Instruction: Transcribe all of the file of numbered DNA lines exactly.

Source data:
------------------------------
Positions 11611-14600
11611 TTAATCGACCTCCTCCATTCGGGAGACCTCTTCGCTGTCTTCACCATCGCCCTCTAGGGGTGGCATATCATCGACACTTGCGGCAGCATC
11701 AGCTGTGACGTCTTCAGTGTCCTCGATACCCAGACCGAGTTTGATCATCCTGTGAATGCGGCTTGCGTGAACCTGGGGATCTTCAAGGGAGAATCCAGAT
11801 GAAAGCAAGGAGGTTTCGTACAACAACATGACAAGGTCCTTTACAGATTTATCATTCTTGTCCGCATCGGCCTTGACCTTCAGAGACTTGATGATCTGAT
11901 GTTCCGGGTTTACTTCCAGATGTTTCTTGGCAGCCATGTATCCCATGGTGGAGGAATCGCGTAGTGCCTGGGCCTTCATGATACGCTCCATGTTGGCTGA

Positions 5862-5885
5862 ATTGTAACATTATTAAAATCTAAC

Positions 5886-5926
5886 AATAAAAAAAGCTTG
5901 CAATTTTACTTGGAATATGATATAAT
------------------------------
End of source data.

Positions 11611-14600
11611 TTAATCGACCTCCTCCATTCGGGAGACCTCTTCGCTGTCTTCACCATCGCCCTCTAGGGGTGGCATATCATCGACACTTGCGGCAGCATC
11701 AGCTGTGACGTCTTCAGTGTCCTCGATACCCAGACCGAGTTTGATCATCCTGTGAATGCGGCTTGCGTGAACCTGGGGATCTTCAAGGGAGAATCCAGAT
11801 GAAAGCAAGGAGGTTTCGTACAACAACATGACAAGGTCCTTTACAGATTTATCATTCTTGTCCGCATCGGCCTTGACCTTCAGAGACTTGATGATCTGAT
11901 GTTCCGGGTTTACTTCCAGATGTTTCTTGGCAGCCATGTATCCCATGGTGGAGGAATCGCGTAGTGCCTGGGCCTTCATGATACGCTCCATGTTGGCTGA

Positions 5862-5885
5862 ATTGTAACATTATTAAAATCTAAC

Positions 5886-5926
5886 AATAAAAAAAGCTTG
5901 CAATTTTACTTGGAATATGATATAAT